The first production outside Russia was in London in 1934 and in

American

some 10 years later.

George Balanchine’s first production for New York City Ballet, based

on his own childhood memories of performing it in Russia, was in 1954.

His success was such that it has become a staple for companies across

the nation. New Jersey Ballet and Roxey Ballet are among many

companies

presenting the show in New Jersey this year.

Audree Estey, who founded the Princeton Ballet School in 1954,

presented

Princeton’s first "Nutcracker." Though influenced by

Balanchine’s,

her production was notable for its lavish use of children and students

in all stages of professional development to tell the holiday story.

Today ARB’s opening scene provides a setting for Lustig’s storytelling

gifts and Brown’s stylish gowns and party dresses. From a warm,

spacious

drawing room, a big picture window looks out onto a frozen lake. And

while the party scene unfolds indoors, we can also watch a young

couple

courting and a snowball fight outdoors.

Once Marie’s dreams begin, the Viennese influence extends into the

ballet’s fantastical characters. The Rat King wears a lavish black

velvet robe, trimmed in ermine, decorated with sinuous ropes of gold

braid that is based on Viennese court dress of the period. The magical

Snow Scene, set within a beautiful frozen silver birch forest,

features

young dancers dressed as big rotund snowballs who dance playfully

with elegant snow maidens in ice-blue gowns.

"I don’t want to boast, but we received an overwhelmingly positive

response last year — sometimes from complete strangers," says

Lustig. He reports that at a New York dance performance not long ago,

a young woman tapped him on the shoulder to tell him that she and

her boyfriend had enjoyed this "Nutcracker" so much, that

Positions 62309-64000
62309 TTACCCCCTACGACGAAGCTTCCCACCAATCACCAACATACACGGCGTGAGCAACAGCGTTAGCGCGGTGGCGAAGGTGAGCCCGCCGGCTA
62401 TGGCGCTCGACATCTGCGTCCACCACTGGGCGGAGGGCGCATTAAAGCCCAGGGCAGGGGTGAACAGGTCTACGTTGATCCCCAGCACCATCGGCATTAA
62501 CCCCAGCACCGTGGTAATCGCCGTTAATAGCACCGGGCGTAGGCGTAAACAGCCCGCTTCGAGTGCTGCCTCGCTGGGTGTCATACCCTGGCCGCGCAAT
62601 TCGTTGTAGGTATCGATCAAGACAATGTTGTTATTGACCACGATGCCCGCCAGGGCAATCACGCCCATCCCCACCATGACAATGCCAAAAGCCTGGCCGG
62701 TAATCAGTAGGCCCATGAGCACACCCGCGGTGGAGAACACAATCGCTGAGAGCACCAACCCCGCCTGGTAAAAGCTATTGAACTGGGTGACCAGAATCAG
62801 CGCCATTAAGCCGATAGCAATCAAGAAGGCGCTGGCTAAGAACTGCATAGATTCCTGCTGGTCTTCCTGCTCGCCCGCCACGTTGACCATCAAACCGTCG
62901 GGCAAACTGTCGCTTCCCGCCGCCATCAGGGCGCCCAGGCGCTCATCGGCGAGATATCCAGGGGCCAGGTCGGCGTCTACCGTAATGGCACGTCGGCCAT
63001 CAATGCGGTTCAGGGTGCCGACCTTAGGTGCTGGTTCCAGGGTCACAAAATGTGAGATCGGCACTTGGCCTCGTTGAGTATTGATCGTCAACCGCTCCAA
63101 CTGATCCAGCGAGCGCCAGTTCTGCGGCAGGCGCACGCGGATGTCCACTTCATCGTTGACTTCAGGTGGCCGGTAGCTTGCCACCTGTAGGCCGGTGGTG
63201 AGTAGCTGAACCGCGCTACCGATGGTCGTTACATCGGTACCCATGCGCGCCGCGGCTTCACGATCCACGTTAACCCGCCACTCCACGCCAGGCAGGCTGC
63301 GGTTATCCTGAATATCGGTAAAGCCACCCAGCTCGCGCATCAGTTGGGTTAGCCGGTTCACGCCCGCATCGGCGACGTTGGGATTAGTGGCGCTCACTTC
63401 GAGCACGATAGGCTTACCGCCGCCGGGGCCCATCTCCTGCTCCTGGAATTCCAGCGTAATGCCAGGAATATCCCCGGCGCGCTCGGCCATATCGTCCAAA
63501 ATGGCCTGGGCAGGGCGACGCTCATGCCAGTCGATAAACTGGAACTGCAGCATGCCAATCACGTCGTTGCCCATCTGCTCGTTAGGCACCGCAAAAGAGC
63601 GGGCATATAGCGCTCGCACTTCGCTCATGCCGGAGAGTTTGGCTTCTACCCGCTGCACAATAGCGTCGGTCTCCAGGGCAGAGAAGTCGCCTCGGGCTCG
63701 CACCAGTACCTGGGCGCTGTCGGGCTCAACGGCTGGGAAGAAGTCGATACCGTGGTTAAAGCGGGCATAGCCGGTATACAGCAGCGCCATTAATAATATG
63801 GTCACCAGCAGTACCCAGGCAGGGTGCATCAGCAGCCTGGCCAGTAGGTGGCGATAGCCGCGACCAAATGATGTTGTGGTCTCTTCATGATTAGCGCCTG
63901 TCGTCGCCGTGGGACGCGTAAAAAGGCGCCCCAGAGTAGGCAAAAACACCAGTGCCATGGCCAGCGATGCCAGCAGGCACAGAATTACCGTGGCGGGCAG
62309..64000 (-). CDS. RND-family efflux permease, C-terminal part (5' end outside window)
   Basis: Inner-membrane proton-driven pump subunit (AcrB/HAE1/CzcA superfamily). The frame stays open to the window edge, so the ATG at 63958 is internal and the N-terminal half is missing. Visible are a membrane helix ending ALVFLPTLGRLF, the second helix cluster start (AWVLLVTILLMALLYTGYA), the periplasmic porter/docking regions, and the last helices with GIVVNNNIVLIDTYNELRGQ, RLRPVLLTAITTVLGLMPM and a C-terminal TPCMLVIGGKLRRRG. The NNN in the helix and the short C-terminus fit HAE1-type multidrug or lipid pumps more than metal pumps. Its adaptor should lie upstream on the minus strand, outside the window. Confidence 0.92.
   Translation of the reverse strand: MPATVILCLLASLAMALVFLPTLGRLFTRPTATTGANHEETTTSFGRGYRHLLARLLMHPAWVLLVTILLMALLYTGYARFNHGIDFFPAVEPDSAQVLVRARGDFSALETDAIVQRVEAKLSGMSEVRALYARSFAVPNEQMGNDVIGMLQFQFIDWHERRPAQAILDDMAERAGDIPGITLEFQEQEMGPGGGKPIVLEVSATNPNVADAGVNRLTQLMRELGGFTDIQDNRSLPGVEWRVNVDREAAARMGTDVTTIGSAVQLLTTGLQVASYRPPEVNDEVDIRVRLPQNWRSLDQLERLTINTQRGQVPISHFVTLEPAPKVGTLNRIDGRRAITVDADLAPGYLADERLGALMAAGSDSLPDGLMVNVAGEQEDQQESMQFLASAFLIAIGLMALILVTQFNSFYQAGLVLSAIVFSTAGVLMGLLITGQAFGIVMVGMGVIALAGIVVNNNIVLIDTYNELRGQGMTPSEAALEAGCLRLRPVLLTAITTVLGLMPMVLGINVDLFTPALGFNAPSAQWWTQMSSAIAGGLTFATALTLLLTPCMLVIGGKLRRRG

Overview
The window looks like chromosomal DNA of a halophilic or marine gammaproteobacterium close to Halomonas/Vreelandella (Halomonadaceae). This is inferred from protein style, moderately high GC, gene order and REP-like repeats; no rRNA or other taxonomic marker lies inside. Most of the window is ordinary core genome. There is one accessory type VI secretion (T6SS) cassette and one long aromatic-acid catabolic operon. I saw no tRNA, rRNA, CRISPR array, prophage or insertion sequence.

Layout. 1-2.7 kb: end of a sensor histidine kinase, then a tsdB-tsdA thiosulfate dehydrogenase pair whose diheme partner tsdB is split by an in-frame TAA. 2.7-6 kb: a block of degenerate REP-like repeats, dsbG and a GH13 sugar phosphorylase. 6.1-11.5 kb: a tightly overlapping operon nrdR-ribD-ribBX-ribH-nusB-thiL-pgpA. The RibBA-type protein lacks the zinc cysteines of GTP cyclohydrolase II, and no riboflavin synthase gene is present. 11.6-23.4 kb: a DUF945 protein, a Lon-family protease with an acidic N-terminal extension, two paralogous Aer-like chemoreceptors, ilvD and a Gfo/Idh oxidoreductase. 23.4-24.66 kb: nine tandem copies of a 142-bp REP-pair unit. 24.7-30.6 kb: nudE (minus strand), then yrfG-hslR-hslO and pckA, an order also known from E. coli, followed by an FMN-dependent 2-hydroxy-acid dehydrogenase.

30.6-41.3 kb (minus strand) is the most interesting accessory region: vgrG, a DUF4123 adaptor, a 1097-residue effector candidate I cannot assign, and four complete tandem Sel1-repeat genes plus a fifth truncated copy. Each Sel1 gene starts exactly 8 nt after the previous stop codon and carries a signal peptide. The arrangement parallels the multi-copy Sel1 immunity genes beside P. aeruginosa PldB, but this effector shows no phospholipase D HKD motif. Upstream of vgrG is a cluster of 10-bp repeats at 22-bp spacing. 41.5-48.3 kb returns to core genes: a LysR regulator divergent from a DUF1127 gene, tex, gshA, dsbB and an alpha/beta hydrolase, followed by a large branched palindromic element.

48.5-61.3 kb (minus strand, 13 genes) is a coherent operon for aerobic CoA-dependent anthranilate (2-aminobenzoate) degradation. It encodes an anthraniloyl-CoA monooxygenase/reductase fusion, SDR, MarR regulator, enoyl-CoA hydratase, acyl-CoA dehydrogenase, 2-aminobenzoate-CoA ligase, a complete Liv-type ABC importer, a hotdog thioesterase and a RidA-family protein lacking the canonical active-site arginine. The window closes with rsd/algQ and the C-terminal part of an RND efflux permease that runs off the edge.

when they had children they were planning to bring them to his

production.

"`The Nutcracker’ is our holiday gift to our larger community,

so we can communicate the joy we take in what we do," says Lustig.

"But the gift of our dance is only valid when we present it. It’s

only be giving our gift that we become alive."

— Nicole Plett

The Nutcracker, American Repertory Ballet, McCarter

Theater, 91 University Place, 609-258-2787. $25 & $30. Performances

Wednesday, November 21, 7 p.m., and Friday, November 23,

through Monday, November 26.

The Nutcracker, New Jersey Performing Arts Center, Newark,

732-246-7469. Accompaniment by the New Jersey Symphony Orchestra.

$15 to $40. Friday, December 7, 7 p.m., & Saturday, December

8, 1:30 and 6 p.m.

The Nutcracker, State Theater, Livingston Avenue, New

Brunswick, 732-246-7469. Performed to live music. $20 & $25.

Saturday

& Sunday, December 15 & 16, 1:30 & 4:30 p.m.

The Nutcracker, American Repertory Ballet, Patriots

Theater, War Memorial, Trenton, 609-984-8400. $20 & $25. Saturday,

December 22, 1 & 4:30 p.m.

More `Nutcrackers’

The Nutcracker, Roxey Ballet, New Hope-Solebury

High School, 180 West Bridge Street, New Hope, 609-397-7616. The

seasonal

favorite danced by the Lambertville-based Roxey Ballet. $20.

Friday,

November 23, through Sunday, November 25.

The Nutcracker, Raritan Valley Community College,

Route 28, North Branch, 908-725-3420. International Ballet Theater

presents holiday show. $22 and $27. Friday, December 14, 7 p.m.

and Saturday, December 15, at 2 p.m.

The Nutcracker, Paper Mill Playhouse, Brookside

Drive, Millburn, 973-376-4343. New Jersey Ballet’s production features

a cast of 100, sets by Michael Anania, and live accompaniment by the

Paper Mill Orchestra. $20 to $44. Performances Friday, December

21, through Sunday, December 30.